- August 12, 2022
Walking up to the doors of Water Spring Elementary, the buzz of excitement filling the air was almost electric.
Some students and parents gathered outside the front entrance more than 30 minutes before staff opened the doors to welcome hundreds of new Otters for the first time. Everyone was excited for the first day of school on Monday, Aug. 12, and it showed.
And like clockwork, as soon as the doors opened at 8:20 a.m., the hallways of the brand-new school were filled with a sea of backpacks.
Principal Amy Klaber, a familiar face for many Otters now, stood in the main hallway greeting parents and students. She took photos with students at parents’ request, offering directions to classroom — and even some hugs when they were needed.
“I have to say the most exciting part about the building opening this morning was watching those front doors opening and seeing the smiling faces of our community members walking into the building,” Klaber said. “You could feel the energy come into the room, you could feel that good feeling and the excitement, and there’s nothing better. You couldn’t imagine what that felt like.”
Water Spring is one of three new Horizon West-area schools opening this fall to accommodate the fast-growing area. It is located in Village H’s Storey Grove community off of Avalon Road.
As the relief school for Keene’s Crossing and Independence elementary schools, it has a program capacity of 837. According to Orange County Public Schools documents, the projected fall 2019 enrollment was 929.
Valerie LaKemper, records secretary for Water Spring’s PTO, helped set up the Boohoo/Yahoo Breakfast for the kindergarten parents while simultaneously getting her own kindergartner, Levi, ready to go to class.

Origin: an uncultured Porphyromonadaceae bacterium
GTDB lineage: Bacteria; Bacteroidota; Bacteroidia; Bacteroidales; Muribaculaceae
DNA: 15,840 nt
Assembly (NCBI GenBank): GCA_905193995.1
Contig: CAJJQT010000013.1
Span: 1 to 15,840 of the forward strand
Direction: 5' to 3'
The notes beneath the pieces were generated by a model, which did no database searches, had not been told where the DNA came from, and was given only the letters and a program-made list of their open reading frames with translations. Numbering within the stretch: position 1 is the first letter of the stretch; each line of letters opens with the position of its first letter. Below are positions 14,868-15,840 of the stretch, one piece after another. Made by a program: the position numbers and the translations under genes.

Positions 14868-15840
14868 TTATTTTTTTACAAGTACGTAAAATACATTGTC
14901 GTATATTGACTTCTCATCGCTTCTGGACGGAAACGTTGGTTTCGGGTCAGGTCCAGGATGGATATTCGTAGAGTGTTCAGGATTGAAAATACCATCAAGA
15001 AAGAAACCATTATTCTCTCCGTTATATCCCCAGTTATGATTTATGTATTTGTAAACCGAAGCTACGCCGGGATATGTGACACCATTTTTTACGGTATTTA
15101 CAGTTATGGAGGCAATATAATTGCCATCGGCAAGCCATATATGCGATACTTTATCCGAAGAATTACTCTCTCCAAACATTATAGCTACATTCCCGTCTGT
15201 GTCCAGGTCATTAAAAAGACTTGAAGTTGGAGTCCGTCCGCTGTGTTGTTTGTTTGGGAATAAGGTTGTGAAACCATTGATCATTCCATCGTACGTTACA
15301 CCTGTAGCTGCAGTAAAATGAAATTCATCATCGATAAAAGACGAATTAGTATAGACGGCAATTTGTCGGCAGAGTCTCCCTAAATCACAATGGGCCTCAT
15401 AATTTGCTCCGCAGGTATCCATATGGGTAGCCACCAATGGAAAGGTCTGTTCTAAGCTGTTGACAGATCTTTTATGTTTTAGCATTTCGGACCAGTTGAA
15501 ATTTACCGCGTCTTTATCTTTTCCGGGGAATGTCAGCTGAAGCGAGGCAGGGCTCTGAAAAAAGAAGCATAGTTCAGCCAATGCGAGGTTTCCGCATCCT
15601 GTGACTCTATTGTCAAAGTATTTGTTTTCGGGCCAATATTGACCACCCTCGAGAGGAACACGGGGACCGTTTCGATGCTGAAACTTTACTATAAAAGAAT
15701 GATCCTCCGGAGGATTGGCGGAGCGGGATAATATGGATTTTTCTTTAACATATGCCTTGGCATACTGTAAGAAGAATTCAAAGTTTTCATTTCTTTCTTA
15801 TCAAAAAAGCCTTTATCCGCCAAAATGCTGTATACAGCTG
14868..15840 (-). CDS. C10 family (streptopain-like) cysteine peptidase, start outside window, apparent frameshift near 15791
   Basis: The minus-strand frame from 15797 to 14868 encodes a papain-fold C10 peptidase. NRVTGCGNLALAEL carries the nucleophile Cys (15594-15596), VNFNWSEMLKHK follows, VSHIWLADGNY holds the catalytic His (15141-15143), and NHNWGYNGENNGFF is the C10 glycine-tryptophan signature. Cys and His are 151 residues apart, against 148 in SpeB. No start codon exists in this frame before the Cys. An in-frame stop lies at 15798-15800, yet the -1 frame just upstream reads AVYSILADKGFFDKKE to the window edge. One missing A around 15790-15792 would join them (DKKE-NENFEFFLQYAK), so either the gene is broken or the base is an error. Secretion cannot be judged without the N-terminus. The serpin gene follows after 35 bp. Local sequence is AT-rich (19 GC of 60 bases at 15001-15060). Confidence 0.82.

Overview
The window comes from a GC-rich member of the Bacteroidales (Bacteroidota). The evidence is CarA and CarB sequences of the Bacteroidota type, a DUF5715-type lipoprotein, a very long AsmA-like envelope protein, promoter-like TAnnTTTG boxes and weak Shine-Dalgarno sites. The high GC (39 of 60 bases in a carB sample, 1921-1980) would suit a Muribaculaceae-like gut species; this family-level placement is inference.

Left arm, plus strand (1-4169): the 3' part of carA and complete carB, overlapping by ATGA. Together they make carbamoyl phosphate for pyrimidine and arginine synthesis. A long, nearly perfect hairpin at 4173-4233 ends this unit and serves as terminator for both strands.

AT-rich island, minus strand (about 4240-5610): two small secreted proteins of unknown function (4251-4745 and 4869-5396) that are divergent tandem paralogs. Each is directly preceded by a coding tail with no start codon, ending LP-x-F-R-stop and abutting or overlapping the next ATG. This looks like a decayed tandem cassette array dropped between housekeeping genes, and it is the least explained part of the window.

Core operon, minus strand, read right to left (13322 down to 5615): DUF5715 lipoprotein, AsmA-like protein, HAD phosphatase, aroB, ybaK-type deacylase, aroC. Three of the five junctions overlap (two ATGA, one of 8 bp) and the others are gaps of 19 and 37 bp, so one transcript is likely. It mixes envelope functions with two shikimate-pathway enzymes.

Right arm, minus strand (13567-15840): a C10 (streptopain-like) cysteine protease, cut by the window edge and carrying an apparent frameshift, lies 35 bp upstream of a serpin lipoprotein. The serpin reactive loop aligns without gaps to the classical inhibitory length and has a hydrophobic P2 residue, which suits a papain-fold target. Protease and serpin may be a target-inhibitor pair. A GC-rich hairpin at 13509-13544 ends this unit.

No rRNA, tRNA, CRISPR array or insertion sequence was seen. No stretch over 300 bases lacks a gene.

“This is our first impression of any school, but we’ve been very impressed,” she said. “Everything that they’ve done for the kids and the parents — making sure everyone feels really comfortable on the first day — has been really comforting for us as first-time parents taking our kids into kindergarten. He’s ready: he knows everything, he’s met his teacher, he’s made friends, we’ve done meet and greets, and so it’s been really good.”
LaKemper wanted to make the transition to school life easier for both herself and Levi, so she knew it was important to get involved with the PTO before school even began.
“I thought it’d be really important because it was a new school and I felt like I wanted to be able to prepare my son to be a part of something before school even started, so he knew some kids and I knew some parents,” she said. “We had an opportunity to be really involved even before school started. Because I did that, he is comfortable and he is prepared, and I am as well, and I feel confident going into the school year.”
That preparation paid off for Levi and his family. Although he had some first-day-of-school jitters, Levi was visibly excited to go to his new classroom.
“We made the comment last night that this is the first of 14 years (of schooling) and we now have a child in school,” LaKemper said. “It’s a big transition, but I think he’s ready, and I think we’re ready for it. I think once he gets into the classroom, he’ll feel more confident. Once he makes friends and he sees some more kids, gets in and finds a place to put his backpack and he knows where he sits, he’ll be fine. It’ll be exciting.”
That seemed to ring true for Water Spring’s staff, as well. As the stream of parents and students dissipated, with everyone headed their separate ways, the school day was ready for kickoff — and so was Klaber.
“I think the first-day procedures went very well,” she said. “I know that it can be rocky starting with everybody coming into something new, and everybody’s learning systems at the same time. But the wonderful thing was that everybody was patient, everybody understood and everybody had a smile on their face. I think this morning was a success.”